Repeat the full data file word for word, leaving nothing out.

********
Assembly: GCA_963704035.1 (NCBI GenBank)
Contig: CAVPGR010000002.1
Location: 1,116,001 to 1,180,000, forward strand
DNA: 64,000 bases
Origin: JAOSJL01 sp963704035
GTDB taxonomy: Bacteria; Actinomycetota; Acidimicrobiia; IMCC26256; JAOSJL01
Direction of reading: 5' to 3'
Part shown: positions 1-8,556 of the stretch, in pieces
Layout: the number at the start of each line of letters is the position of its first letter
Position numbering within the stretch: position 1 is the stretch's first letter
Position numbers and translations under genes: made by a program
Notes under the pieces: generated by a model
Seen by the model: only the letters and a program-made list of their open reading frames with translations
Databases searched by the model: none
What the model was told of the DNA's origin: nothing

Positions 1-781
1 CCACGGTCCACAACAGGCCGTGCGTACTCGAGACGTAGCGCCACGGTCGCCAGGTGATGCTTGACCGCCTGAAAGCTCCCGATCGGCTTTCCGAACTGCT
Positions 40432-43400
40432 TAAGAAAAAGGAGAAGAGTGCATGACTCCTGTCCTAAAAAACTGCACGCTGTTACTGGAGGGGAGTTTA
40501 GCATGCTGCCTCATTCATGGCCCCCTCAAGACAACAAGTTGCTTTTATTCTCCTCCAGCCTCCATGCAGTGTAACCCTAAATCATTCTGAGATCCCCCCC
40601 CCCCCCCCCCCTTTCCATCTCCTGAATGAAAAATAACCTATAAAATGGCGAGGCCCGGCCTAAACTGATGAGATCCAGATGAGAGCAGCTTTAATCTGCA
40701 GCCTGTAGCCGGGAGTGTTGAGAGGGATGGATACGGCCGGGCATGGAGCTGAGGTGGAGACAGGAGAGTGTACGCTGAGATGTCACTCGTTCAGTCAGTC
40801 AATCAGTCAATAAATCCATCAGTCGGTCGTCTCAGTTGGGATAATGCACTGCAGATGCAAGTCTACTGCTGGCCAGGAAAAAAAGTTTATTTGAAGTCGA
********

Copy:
Assembly: GCA_963704035.1 (NCBI GenBank)
Contig: CAVPGR010000002.1
Location: 1,116,001 to 1,180,000, forward strand
DNA: 64,000 bases
Origin: JAOSJL01 sp963704035
GTDB taxonomy: Bacteria; Actinomycetota; Acidimicrobiia; IMCC26256; JAOSJL01
Direction of reading: 5' to 3'
Part shown: positions 1-8,556 of the stretch, in pieces
Layout: the number at the start of each line of letters is the position of its first letter
Position numbering within the stretch: position 1 is the stretch's first letter
Position numbers and translations under genes: made by a program
Notes under the pieces: generated by a model
Seen by the model: only the letters and a program-made list of their open reading frames with translations
Databases searched by the model: none
What the model was told of the DNA's origin: nothing

Positions 1-781
1 CCACGGTCCACAACAGGCCGTGCGTACTCGAGACGTAGCGCCACGGTCGCCAGGTGATGCTTGACCGCCTGAAAGCTCCCGATCGGCTTTCCGAACTGCT
Positions 40432-43400
40432 TAAGAAAAAGGAGAAGAGTGCATGACTCCTGTCCTAAAAAACTGCACGCTGTTACTGGAGGGGAGTTTA
40501 GCATGCTGCCTCATTCATGGCCCCCTCAAGACAACAAGTTGCTTTTATTCTCCTCCAGCCTCCATGCAGTGTAACCCTAAATCATTCTGAGATCCCCCCC
40601 CCCCCCCCCCCTTTCCATCTCCTGAATGAAAAATAACCTATAAAATGGCGAGGCCCGGCCTAAACTGATGAGATCCAGATGAGAGCAGCTTTAATCTGCA
40701 GCCTGTAGCCGGGAGTGTTGAGAGGGATGGATACGGCCGGGCATGGAGCTGAGGTGGAGACAGGAGAGTGTACGCTGAGATGTCACTCGTTCAGTCAGTC
40801 AATCAGTCAATAAATCCATCAGTCGGTCGTCTCAGTTGGGATAATGCACTGCAGATGCAAGTCTACTGCTGGCCAGGAAAAAAAGTTTATTTGAAGTCGA